AAFP Says 'We Will Get You a Flu Shot'
Although a higher percentage of Americans are receiving influenza and pneumococcal vaccinations, the rates across all population segments are not high enough, according to public health officials.
The influenza vaccination rate for the 2016-2017 season the rate was just 46.8 percent.
"I believe the words 'just' and 'flu' should not be in the same sentence," said Patsy Stinchfield, R.N., M.S., a pediatric nurse practitioner at Children's Minnesota who specializes in vaccine-preventable diseases.
“Unless you're going to say, 'I just got my flu vaccine.”
A panel of physicians and infectious disease experts participated in a discussion hosted by the National Foundation for Infectious Diseases on September 28, 2017, to stress the importance of influenza and pneumococcal vaccinations for all age groups and discuss some of the barriers to increasing vaccination rates.
The panelists emphasized that physicians, other medical professionals and public health officials need to educate all patients about the importance of vaccination.
Carmen Catizone, D.Ph., executive director of the National Association of Boards of Pharmacy said, "In fact, today, more patients are receiving their vaccinations from pharmacists than other healthcare providers."
Between 2007 and 2013, the number of influenza vaccinations dispensed in community pharmacies increased from 3.2 to 20.9 million.
AAFP President Michael Munger, M.D., of Overland Park, Kan., told AAFP News that "There are so many ways to get a flu shot, including health fairs, the pharmacy, a grocery store or a doctor's office. Sometimes physicians just assume that a patient got their immunization somewhere and it's not recorded."
Dr. Munger noted that vaccination rates are lowest in the 18-49 age category at 34 percent.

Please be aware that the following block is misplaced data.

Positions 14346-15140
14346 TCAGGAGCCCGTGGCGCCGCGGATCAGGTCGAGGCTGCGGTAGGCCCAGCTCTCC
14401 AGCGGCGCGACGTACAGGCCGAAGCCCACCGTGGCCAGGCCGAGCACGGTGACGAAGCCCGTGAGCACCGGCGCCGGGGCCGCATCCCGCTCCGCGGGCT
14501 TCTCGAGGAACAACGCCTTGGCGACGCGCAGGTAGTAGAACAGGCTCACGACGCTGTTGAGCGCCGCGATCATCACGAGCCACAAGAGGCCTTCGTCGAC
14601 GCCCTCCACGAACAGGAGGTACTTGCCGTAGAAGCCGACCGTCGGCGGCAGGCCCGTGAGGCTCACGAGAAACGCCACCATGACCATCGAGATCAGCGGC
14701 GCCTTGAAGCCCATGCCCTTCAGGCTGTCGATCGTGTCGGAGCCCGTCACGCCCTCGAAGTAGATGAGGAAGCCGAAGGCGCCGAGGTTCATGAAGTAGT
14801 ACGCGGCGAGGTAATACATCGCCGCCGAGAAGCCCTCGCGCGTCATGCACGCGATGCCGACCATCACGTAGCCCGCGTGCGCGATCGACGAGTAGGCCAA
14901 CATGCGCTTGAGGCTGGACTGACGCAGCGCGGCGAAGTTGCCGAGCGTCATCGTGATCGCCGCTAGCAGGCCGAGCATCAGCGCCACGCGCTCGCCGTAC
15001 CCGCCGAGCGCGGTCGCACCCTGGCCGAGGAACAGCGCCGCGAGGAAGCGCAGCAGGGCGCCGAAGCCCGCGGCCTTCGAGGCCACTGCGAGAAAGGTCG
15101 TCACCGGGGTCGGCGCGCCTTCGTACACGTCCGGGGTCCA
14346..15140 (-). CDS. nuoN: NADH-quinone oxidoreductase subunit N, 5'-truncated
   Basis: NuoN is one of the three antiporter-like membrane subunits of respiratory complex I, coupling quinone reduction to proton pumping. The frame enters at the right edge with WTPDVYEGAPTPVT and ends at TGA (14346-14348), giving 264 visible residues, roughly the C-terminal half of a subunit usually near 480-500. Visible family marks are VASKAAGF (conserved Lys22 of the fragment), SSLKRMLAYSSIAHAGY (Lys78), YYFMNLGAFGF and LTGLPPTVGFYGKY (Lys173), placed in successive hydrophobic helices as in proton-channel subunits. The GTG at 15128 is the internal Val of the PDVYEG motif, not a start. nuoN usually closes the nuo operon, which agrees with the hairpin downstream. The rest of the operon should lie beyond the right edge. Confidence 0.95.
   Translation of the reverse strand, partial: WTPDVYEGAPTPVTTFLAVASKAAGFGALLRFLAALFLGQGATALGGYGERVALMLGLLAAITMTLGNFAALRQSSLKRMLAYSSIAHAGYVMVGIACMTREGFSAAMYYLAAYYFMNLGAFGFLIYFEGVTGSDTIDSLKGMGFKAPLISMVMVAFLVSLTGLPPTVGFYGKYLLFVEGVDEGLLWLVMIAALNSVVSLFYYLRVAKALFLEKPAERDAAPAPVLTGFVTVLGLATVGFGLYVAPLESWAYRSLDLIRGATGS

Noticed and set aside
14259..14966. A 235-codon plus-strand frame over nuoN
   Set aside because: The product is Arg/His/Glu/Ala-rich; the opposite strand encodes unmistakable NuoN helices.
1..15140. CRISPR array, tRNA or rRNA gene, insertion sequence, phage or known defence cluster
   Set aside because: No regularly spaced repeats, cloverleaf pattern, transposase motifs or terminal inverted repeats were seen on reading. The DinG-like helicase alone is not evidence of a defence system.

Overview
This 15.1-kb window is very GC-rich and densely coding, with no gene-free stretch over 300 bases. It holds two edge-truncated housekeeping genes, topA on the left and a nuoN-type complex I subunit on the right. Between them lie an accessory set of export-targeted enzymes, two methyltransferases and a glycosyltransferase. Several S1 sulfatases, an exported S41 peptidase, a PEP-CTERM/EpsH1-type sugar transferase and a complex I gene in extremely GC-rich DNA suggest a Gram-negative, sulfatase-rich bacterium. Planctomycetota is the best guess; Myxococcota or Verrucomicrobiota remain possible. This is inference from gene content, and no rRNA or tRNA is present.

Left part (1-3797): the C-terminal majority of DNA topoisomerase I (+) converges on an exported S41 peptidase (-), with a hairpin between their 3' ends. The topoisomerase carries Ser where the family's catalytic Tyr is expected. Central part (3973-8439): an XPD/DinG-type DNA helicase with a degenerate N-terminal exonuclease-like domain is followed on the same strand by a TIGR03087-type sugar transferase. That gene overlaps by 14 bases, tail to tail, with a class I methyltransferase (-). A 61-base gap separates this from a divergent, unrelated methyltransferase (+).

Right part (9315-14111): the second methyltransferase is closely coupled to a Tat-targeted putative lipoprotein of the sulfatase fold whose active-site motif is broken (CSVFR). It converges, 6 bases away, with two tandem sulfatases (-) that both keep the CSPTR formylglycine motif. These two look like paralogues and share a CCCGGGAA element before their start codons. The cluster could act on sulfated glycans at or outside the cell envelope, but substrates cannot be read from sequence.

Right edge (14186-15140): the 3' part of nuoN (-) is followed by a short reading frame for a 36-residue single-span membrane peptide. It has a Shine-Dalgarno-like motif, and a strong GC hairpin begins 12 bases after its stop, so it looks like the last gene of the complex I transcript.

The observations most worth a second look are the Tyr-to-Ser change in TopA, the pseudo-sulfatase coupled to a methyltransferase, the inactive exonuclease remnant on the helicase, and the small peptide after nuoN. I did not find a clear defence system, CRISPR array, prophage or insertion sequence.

"It should become more of an expectation," Munger said. "It shouldn't be presented as, 'Would you like a flu shot?'
Instead we should say, 'We will get you a flu shot.'"
The panel also noted that the Center for Disease Control and Prevention (CDC) recommends pneumococcal vaccination for all infants and toddlers, as well as for adults 65 and older and those with specific chronic health conditions.
CDC estimates that about 900,000 Americans get pneumococcal pneumonia each year and about 5 to 7 percent die from it.
Adults with asthma who get pneumococcal pneumonia are at risk for additional complications including asthma exacerbation and invasive pneumococcal disease.
Katelynn Dodd, M.P.H., an epidemiologist in the Respiratory Health Division, NIOSH, said “To increase the number of adults with asthma who are vaccinated against pneumococcal disease, we recommend that healthcare providers verify if their patients who have asthma have received a pneumococcal vaccine and offer the vaccine to those not vaccinated.”
According to the CDC, vaccination is the safest, most effective way to protect yourself from getting pneumococcal disease.
There are two types of pneumococcal vaccines, conjugate vaccines and polysaccharide vaccines.
The CDC Vaccine Price List provides private sector vaccine prices for general information.
Vaccine discount information can be found here.
- Should You Get Vaccinated at the Pharmacy? Here's what to know before you go
- A national examination of pharmacy-based immunization statutes and their association with influenza vaccinations and preventive
- Panelists: Physicians Must Stress Importance of Flu Vaccine
- 2017 NFID Influenza/Pneumococcal News Conference
- AAFP Calls on Members to Promote Influenza Vaccination This Season